It still seems shitty to me that applications were made on a certain assumption and Council are now changing those assumptions. Perhaps they’ll just end up doing what Isitt suggested instead?
What do you think?
Committee Related Issues of Note
There is always a Reports from Committees section on every Council agenda for the Governance & Priorities and the Planning & Land Use Committee. And the purpose of these reports are so that Council can give formal endorsement to motions made in committees. Where I’d say the majority of committee issues get passed by Council without discussion, “big ticket” committee items often result in additional council discussion.
There were many of these such items on the Thursday agenda.
Housing Affordability Task Force Recommendations
I found the language used by Council during the significant amount of time they spent making political statements on these recommendations very frustrating on Thursday. Only Thornton-Joe made a comment of substance. I found it especially frustrating how Isitt and Helps kept repeating how:
“There are items in the recommendations that I can’t support in isolation but I can support them as a suite”
In fact, “suite of recommendations” seemed to be the new snappy phrase of the day of this Council. And this bothers me. It bothers me because there was no actual discussion by Council on Thursday of what particular items they did not support. Which I mention because, maybe just maybe, everybody could have possibly agreed on what items they could and could not support and could have subsequently removed those agreed upon items from consideration.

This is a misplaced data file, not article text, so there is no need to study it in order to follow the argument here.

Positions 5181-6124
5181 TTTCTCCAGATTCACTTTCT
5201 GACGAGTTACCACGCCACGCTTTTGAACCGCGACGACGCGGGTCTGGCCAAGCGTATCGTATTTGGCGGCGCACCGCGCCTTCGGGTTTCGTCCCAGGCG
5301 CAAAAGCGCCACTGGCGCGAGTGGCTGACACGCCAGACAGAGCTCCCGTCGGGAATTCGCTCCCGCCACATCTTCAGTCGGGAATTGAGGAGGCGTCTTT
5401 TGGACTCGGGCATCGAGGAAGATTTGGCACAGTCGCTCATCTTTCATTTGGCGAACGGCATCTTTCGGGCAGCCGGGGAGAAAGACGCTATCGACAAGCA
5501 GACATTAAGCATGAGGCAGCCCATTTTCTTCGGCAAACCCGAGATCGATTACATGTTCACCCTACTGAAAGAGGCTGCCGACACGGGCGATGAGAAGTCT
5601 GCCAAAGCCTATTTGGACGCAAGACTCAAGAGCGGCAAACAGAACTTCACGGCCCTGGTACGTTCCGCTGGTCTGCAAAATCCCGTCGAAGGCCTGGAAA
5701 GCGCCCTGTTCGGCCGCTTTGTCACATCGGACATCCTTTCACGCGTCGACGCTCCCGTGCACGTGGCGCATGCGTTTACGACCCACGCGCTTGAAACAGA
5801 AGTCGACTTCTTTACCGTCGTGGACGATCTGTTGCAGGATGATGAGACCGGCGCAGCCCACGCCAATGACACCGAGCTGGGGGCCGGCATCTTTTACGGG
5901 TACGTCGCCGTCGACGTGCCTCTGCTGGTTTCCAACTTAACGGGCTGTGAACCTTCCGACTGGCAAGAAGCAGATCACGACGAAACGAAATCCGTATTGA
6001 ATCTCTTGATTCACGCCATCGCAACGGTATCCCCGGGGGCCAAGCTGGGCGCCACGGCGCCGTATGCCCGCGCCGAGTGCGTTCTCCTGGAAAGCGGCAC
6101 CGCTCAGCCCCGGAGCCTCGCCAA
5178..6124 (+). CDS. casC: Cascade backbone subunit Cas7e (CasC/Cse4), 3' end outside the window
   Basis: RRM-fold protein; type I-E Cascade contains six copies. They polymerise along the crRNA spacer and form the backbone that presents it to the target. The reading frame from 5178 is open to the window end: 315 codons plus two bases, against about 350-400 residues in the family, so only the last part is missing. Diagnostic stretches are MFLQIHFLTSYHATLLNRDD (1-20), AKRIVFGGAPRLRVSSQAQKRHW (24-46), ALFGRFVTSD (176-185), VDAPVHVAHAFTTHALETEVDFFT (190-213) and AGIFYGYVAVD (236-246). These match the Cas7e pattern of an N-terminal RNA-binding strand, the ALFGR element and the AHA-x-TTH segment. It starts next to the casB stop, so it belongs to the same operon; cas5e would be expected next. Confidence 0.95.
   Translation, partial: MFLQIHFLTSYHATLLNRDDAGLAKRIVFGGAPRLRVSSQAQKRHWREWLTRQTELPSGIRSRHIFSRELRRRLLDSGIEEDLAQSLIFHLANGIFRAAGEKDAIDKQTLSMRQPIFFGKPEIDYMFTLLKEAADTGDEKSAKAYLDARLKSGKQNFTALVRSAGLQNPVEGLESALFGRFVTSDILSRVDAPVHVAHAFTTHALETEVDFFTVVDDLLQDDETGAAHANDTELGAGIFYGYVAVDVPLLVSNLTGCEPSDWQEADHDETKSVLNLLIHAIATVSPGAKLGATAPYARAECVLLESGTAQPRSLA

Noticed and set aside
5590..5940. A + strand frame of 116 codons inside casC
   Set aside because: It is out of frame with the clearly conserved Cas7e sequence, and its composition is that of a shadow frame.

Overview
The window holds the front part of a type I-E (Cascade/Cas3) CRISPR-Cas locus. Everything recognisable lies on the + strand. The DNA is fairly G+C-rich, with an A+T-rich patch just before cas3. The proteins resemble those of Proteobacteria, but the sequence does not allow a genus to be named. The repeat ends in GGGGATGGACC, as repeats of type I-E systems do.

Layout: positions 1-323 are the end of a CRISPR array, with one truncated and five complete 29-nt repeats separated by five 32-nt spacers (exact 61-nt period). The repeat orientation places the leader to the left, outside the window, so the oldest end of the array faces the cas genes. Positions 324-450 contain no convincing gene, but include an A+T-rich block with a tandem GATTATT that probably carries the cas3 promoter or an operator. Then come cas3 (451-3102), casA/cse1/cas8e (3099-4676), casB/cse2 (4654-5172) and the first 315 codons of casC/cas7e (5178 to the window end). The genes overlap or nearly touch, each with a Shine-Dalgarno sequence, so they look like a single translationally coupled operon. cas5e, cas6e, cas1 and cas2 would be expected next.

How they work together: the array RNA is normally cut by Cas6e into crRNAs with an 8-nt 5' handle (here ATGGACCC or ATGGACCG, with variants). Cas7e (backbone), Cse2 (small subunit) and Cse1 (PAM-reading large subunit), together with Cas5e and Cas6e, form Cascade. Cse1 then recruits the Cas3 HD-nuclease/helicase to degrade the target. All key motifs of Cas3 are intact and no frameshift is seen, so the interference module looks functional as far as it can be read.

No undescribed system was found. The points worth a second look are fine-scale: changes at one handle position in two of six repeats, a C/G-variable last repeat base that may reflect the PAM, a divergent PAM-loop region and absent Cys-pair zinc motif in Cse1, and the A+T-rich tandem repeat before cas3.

Such a process would have been practical, no?
Another thing that bugged me on Thursday was how Helps made sure to remind Council that they had approved task force members. This bugged me because it is my understanding that she hand picked her desired task force membership and then simply handed the list of Council to endorse. Which is to say, Helps behaviour read a lot like she had a lot to deflect on Thursday night.
Lastly, where Helps had originally promised a series of September workshops for Council to really work through (based on staff guidance) what actual implementation of this suite of recommendations would entail, she spoke on Thursday of how she has since realized that September workshops just won’t be possible given their annual week long commitment to things like UBCM in Vancouver. What we didn’t learn about until Thursday mind you, were city Trade Mission plans for late September as well.
Housing Supports – Tent Cities & Micro Homes
Following the recent GPC update on the Housing Supports file last Thursday (meeting summary here) Council did their political rounds on Thursday night speaking to the various components of the relevant motion previously approved by GPC prior.
Mayor Helps had this to say on the issue:
Such a sentiment was also reflected in a TC article published on Friday. The most interesting part of this article for me mind you, was the reference to “several hundred” people sheltering in parks because if you’ve been listening to Councillors speak on this issue over the past few months, their most frequently used total # for folks sheltering in parks is a flat 100. As for who is right, I really don’t know. But I do know there is a big difference though between say 1 and 400 or even 1 and 200.
Another bit of substance to note on this issue, was the solid lecture that Young delivered in response to the youthful ignorance of Isitt with his assumption that – if you make micro-homes and tent cities available there will no longer be folks sheltering in parks. It is a faulty assumption for many reasons. Especially if there are “several hundred” folks sheltering in parks and less than 100 new beds are made available from these new initiatives wouldn’t you say?